Under the collaboration with Talon, researchers at Argonne's Materials Engineering Research Facility (MERF) will develop, optimize, and implement an LFP synthesis process and then test the performance of coin battery cells containing the resultant iron cathode material.

Talon's processing experts will collaborate with MERF scientists to calibrate the iron compounds' purity and composition to enhance cathode production.

The overall objective is to make commercial-quality LFP cathodes from Tamarack iron sulfides.

Merging battery supply chains

If successful, the research being carried out under the Talon-Argonne collaboration would provide multiple benefits to domestic battery supply chains.

These advantages would begin at Tamarack itself, which would increase the ESG credentials of the nickel, cobalt, copper, and PGMs produced by transforming a traditional waste product into a high-quality LFP material that could enhance and diversify America's energy transition.

Talon Metals

Geologists log core from drilling at Tamarack, a deposit that hosts nickel, cobalt, copper, platinum group metals, and iron that the United States needs for its transition to clean energy technologies.

The production of a quality LFP cathode material would help the U.S. from being stuck with producing only traditional NCM batteries for EVs and renewable energy storage, which puts a lot of strain on the materials supply chains.

In addition to diversifying the supply chain, LFP batteries can lower the costs of EVs that do not need a 300-mile-plus range, as well as stationary storage that is not constrained by the same energy density requirements as automobiles.

The capacity to produce the LFP cathode materials in the U.S., however, is currently limited.

The research being carried out by Argonne and Talon could potentially change that by offering domestic battery manufacturers and recyclers a new LFP synthesis technology that blurs the lines between NCM and LFP supply chains.

In addition to making cathode materials for both battery types from the same mine, a spectrum of battery densities and cost points could also emerge if naturally doped LFP cathode material produced as a nickel byproduct outperforms the current standard for this lower-cost battery type.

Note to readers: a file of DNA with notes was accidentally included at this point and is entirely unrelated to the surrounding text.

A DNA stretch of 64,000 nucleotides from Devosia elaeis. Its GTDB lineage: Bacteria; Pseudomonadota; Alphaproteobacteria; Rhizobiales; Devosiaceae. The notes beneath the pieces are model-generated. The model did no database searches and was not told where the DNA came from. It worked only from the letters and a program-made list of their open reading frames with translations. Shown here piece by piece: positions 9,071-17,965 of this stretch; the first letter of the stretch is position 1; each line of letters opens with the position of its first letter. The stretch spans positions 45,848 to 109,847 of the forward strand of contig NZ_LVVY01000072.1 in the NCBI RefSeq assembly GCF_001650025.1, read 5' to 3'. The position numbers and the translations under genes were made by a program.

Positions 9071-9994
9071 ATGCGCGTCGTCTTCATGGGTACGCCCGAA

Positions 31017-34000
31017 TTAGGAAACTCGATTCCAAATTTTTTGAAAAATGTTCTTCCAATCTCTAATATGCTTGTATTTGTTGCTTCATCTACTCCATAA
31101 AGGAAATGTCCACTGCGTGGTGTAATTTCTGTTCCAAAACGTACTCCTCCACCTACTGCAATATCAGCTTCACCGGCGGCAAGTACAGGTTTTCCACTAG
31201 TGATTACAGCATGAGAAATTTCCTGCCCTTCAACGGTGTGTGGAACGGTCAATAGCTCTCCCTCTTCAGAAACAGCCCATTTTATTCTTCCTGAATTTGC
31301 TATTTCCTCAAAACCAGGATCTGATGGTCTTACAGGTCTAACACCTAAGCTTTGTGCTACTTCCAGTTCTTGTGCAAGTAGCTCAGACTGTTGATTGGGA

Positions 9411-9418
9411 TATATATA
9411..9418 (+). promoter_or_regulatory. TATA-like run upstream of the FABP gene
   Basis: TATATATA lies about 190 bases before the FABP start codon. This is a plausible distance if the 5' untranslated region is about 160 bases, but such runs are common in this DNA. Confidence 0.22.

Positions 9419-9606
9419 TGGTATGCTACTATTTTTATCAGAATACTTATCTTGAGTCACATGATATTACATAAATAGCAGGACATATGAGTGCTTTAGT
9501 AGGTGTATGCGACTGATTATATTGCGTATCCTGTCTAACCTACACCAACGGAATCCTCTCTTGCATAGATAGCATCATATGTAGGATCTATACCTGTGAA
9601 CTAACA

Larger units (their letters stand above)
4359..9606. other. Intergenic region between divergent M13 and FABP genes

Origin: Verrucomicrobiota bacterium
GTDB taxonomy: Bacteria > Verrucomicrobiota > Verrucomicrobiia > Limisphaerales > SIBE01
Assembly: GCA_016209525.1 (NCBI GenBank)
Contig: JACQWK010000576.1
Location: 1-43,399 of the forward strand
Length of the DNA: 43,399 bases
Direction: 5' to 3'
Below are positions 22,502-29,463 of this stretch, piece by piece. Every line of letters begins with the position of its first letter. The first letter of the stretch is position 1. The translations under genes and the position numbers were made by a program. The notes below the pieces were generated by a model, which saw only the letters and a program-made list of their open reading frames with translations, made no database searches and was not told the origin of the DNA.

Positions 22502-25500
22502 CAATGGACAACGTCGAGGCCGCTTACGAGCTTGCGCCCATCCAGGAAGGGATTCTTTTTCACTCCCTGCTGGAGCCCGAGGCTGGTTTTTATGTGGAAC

If effective, the process developed by Argonne could also increase the profitability and ESG credentials of other U.S. nickel mining and processing projects. This, in turn, could encourage more companies to develop sulfide nickel mines in the U.S. that deliver the metals needed for the top two EV battery types, along with PGMs for hydrogen fuel technologies and copper to wire the clean energy future.

"Our partnership with Talon Metals seeks to make more efficient use of critical materials in domestic battery supply chains so that the U.S. can rely less on other countries to achieve its clean energy goals," said Jeff Spangenberger, the materials recycling group leader at Argonne.

This is exactly the "full value mining" approach Talon is taking at Tamarack.

"We realize that if society allows the mining industry to extract minerals from the earth, they have every right to expect us to extract all the valuable elements that are useful to society," said Rooyen.

Author Bio

Shane Lasley, Metal Tech News

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With more than 16 years of covering mining, Shane is renowned for his insights and and in-depth analysis of mining, mineral exploration and technology metals.